Piecing together an ancient ceramic past, by Maggie Moy


3 June 2016

I have a preoccupation with the histories of discarded objects and overlooked elements found in my surrounding environment. As a site based artist my work responds to the everyday discarded objects which I find. Utilising a pseudo-archaeological process I collect, sort and record these seemingly unimportant fragments.

In 2015, I undertook a six week residency at The Pottery Workshop in Jingdezhen, China. For over 2,000 years Jingdezhen has remained the Imperial Porcelain Capital of China. Today it still produces some of the best quality porcelain in the world. My reason for undertaking this residency was to continue the research I began in 2014 during my Honours year of a Bachelor of Visual Art at Adelaide Central School of Art.
My interest lies in the history and aesthetics of the blue and white decorative style and the influences Chinese ceramics had on early European ceramics. My art practice has been evolving for the past two years beginning with the numerous broken shards of English Willow pattern that I found on the banks of the River Torrens in Adelaide. Many of these broken and worn shards dated back to the first European settlers who brought their dinner sets with them when they made the journey to start a new life in Australia.

The collecting of broken shards is an important part of my work so whilst in China I was a regular visitor to the weekly shard market. It was here that I learned of 1,000 year old Song Dynasty vessels that were uncovered during searches for the valuable blue and white Ming and Qing Dynasty items. These plain, undecorated and roughly executed utilitarian vessels were undesirable and considered ‘imperfect’. They could be purchased for as little as AU$5. I found them beautiful, enchanting and deeply historical.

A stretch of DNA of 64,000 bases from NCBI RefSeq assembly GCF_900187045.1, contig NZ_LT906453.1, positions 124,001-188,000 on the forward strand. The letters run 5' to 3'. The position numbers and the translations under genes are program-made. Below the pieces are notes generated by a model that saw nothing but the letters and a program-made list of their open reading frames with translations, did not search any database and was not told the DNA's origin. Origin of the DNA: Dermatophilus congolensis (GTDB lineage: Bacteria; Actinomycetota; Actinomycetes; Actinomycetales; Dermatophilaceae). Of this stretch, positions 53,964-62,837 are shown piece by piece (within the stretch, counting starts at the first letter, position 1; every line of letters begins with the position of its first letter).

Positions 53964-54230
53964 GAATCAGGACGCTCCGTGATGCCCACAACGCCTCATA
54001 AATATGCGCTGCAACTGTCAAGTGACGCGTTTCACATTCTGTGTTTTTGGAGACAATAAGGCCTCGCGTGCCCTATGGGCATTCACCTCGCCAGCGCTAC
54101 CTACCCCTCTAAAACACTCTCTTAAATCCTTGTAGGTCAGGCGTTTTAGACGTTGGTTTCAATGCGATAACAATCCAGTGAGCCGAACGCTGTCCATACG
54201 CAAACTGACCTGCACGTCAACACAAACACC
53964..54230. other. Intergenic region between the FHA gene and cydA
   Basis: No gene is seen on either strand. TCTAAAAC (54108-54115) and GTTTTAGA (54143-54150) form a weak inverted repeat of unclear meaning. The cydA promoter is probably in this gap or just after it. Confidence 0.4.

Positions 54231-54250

Works I produced in China sought to reflect upon such local happenings and cultural observations, exploring the associations and connections between the site, its objects, and the aesthetics of the “everyday”. By incorporating the old into the new, I aim to show that if we look, perfection is all around us.

Maggie Moy completed a Bachelor of Visual Art (Hons) from Adelaide Central School of Art in 2014. She was selected to exhibit in both the 2014 and 2015 Helpmann Academy Graduate Exhibitions, from which she was awarded the Royal South Australian Society of Arts Award in 2015. She was also selected to exhibit in Hatched: National Graduate Exhibition 2015, at the Perth Institute of Contemporary Art (PICA), Western Australia. PICA selects 32 of the top graduating students from around Australia to exhibit in the annual Hatched exhibition. Moy is the curator of the Foyer Gallery within Victoria Park Chiropractic Clinic, Rose Park, which seeks to support emerging artists exhibiting their work for new audiences. She is a member of Switchboard Studios, Norwood, and Studio Potters SA, Klemzig.

This work was displayed at the exhibition (im)Perfection at Adelaide Central Gallery 26 April – 21 May 2016. 

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